As important as it is to have a drop-off routine, it is just as important to have a pick-up routine. If you promised your child a certain time you will be there for them, it is crucial to stick to it. This will help build your child’s trust and confidence in you, and ability to stay at their childcare throughout the day.

Tip #4: Have a Plan

The plan should begin before your child enters childcare and you need to leave them with an educator. Here is where you can have a conversation (depending on the age of the child) of what they are going to be doing, what it means and so on. You can discuss what their day may look like or the plan of the day, if the educator has shared it with you. This may give your child a sense of ease and excitement for the day. Helping children pick their outfits the night before and their meals, will help ease both your own, and their morning anxiety & jitters as well. Set a plan and keep it in place!

Tip #5: Make a Mom Memento

Providing your child with something of yours or a photograph/note, can help your child feel calm. Items can be as simple as a scarf or a hankie that smells like your favourite perfume. Even a bracelet your child has seen you wear to help feel close to you, even though you are not there in that moment works wonders for them.

Tip #6: For Caregivers/Educators

It is helpful to try and not to mention the child’s mother or father, but do answer any question the child may have in a simple and straightforward way. Consider saying “mommy and daddy are going to be back really soon! Let’s play with some toys!” Having a family photo wall or photo album is also a good idea to incorporate. Have photos of the child with their families so that when they ask for them you can guide them towards the photo wall or album.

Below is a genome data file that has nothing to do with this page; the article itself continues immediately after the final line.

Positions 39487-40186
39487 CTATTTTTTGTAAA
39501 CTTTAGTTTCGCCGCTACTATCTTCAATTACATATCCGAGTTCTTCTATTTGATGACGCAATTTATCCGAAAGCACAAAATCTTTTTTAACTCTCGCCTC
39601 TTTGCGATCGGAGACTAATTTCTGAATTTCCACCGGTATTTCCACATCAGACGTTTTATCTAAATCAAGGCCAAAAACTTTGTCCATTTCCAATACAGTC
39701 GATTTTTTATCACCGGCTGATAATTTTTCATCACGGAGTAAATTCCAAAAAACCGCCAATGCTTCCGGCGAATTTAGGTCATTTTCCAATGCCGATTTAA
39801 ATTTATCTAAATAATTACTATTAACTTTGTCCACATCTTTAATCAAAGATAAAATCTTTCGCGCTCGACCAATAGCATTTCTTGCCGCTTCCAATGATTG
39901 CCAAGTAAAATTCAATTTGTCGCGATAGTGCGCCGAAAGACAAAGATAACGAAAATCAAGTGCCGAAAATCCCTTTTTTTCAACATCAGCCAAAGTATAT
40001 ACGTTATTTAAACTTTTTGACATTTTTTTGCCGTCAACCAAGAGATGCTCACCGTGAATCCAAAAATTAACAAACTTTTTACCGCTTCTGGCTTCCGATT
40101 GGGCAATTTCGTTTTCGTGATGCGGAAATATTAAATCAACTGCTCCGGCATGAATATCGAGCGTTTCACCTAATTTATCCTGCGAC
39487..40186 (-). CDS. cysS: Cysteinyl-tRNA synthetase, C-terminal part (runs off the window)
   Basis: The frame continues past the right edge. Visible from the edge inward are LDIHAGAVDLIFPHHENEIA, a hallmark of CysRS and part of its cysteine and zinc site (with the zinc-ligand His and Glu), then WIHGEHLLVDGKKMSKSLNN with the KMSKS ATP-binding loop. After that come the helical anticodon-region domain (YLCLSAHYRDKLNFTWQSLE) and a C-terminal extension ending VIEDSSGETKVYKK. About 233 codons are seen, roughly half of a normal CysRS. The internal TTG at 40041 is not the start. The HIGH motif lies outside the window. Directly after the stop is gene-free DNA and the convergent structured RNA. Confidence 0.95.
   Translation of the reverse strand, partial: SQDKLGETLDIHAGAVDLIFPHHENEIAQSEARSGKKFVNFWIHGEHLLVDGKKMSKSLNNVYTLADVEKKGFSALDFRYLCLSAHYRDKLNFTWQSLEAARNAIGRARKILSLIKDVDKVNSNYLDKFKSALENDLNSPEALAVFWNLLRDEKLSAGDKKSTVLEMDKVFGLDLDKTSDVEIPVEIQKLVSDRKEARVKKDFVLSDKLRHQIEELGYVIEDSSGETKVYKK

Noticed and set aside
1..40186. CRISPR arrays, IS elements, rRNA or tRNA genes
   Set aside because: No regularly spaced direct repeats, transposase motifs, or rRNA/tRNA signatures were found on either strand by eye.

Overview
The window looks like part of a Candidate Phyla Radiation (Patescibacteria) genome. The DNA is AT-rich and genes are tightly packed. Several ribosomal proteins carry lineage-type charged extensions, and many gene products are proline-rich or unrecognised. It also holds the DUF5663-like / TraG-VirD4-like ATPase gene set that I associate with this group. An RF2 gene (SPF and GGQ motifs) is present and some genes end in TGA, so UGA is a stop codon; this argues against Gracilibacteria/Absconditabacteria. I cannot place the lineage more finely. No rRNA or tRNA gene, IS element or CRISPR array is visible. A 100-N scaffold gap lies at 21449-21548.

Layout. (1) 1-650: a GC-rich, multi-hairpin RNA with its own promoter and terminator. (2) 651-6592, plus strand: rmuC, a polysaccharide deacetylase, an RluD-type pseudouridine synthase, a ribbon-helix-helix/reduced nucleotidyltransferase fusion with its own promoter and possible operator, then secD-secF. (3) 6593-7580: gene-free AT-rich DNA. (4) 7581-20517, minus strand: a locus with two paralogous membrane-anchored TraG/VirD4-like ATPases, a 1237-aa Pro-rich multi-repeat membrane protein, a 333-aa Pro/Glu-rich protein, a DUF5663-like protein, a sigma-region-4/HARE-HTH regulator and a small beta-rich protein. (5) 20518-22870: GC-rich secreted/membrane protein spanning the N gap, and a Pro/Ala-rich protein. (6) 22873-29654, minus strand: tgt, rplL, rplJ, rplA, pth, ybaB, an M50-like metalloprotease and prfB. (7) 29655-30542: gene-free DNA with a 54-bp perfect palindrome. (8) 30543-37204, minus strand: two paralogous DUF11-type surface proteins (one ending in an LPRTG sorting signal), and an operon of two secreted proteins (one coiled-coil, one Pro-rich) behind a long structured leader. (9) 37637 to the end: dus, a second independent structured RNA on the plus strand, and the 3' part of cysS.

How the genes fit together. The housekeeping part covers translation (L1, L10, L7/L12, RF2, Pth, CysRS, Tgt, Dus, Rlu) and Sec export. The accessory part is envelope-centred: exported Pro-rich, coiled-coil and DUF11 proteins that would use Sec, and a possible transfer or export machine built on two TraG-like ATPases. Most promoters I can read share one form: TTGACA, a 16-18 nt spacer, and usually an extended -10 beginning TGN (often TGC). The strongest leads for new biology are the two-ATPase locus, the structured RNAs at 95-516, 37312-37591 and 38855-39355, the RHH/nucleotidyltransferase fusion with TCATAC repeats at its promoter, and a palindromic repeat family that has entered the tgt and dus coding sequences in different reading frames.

What We Know About Separation Anxiety

Separation anxiety can be spiked in children who are tired, restless, hungry and grumpy. This is why it is important to pay close attention to the little signs your children are trying to convey about sleep, eating, etc. Also extremely important no matter the age of the child, is communication with explanations of what happened, and what to expect with do wonders.

Length of Separation Anxiety

The length of separation anxiety depends on the child and will differ immensely from child to child. The way parents react to the early stages of separation anxiety from the start will also play a factor in how long their child potentially suffers from separation anxiety. This can typically begin from infant years and continue until elementary school years.

When Separation Anxiety Occurs


As previously mentioned, separation anxiety is common to develop after children gain an understanding of object permanence and learn what it means when their parents are leaving them. It is important to keep the transitions short and stick to a set routine to help children become comfortable with what is happening.


In Toddler years, separation anxiety varies from child to child, but once children become more aware of the separations between parents by developing independence, their behaviours may be loud, tearful and difficult to stop. The toddler age is bound to bring more difficulties to your family with behavioural changes, learning how to communicate and starting childcare. It is critical that you pay attention to the little signs from your child and stay on top of their sleeping and eating schedule.


Most children by the age of preschool (ages four to six), understand the effects of separation anxiety and are more “okay” with what is going on. However, this is not always the case:

  • It is important to be consistent with your routine daily and not to cave into your child’s plea as this can further prolong the separation anxiety.